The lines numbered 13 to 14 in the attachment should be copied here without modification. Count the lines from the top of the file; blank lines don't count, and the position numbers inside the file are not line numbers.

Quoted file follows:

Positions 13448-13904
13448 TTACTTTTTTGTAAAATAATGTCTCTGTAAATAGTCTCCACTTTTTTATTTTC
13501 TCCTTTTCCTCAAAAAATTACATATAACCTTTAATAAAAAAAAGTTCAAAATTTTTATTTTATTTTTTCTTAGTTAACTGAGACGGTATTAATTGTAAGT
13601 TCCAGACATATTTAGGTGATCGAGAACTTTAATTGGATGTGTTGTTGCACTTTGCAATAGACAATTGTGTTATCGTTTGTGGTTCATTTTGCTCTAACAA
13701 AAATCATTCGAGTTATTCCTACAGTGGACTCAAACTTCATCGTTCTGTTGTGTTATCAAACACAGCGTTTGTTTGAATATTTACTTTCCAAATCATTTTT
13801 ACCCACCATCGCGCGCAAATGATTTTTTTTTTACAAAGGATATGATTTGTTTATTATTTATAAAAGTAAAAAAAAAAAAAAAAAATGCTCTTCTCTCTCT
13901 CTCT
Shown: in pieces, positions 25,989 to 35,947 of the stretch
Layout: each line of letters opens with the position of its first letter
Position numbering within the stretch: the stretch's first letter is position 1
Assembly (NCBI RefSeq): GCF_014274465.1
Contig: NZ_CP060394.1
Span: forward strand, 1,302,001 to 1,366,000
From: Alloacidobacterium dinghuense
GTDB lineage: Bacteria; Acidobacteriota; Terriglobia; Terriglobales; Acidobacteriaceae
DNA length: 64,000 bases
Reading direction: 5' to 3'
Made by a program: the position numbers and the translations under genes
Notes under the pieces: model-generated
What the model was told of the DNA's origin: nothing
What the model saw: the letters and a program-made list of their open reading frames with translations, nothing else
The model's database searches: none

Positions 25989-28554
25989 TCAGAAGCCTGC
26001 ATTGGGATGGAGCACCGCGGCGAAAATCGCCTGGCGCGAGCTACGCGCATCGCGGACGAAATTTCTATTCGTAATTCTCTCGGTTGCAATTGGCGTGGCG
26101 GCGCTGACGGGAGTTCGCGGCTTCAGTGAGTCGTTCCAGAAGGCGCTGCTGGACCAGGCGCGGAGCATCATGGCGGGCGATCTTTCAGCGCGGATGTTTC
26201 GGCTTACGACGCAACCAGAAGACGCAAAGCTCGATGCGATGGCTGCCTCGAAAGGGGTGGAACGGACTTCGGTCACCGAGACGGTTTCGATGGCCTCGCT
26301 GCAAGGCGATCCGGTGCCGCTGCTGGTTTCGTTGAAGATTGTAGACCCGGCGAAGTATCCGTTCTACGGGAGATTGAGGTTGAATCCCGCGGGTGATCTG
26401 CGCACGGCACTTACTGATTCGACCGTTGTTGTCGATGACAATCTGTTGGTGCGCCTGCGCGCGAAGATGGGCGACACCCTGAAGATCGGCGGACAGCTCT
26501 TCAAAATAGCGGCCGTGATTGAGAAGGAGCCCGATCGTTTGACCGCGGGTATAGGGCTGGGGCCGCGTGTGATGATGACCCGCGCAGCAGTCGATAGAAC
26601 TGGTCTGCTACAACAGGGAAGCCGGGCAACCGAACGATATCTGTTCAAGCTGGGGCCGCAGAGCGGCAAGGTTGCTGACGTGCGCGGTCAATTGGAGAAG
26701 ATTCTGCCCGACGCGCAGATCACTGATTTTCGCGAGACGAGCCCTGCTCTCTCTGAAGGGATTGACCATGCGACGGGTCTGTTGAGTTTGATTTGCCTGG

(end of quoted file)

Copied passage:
Span: forward strand, 1,302,001 to 1,366,000
From: Alloacidobacterium dinghuense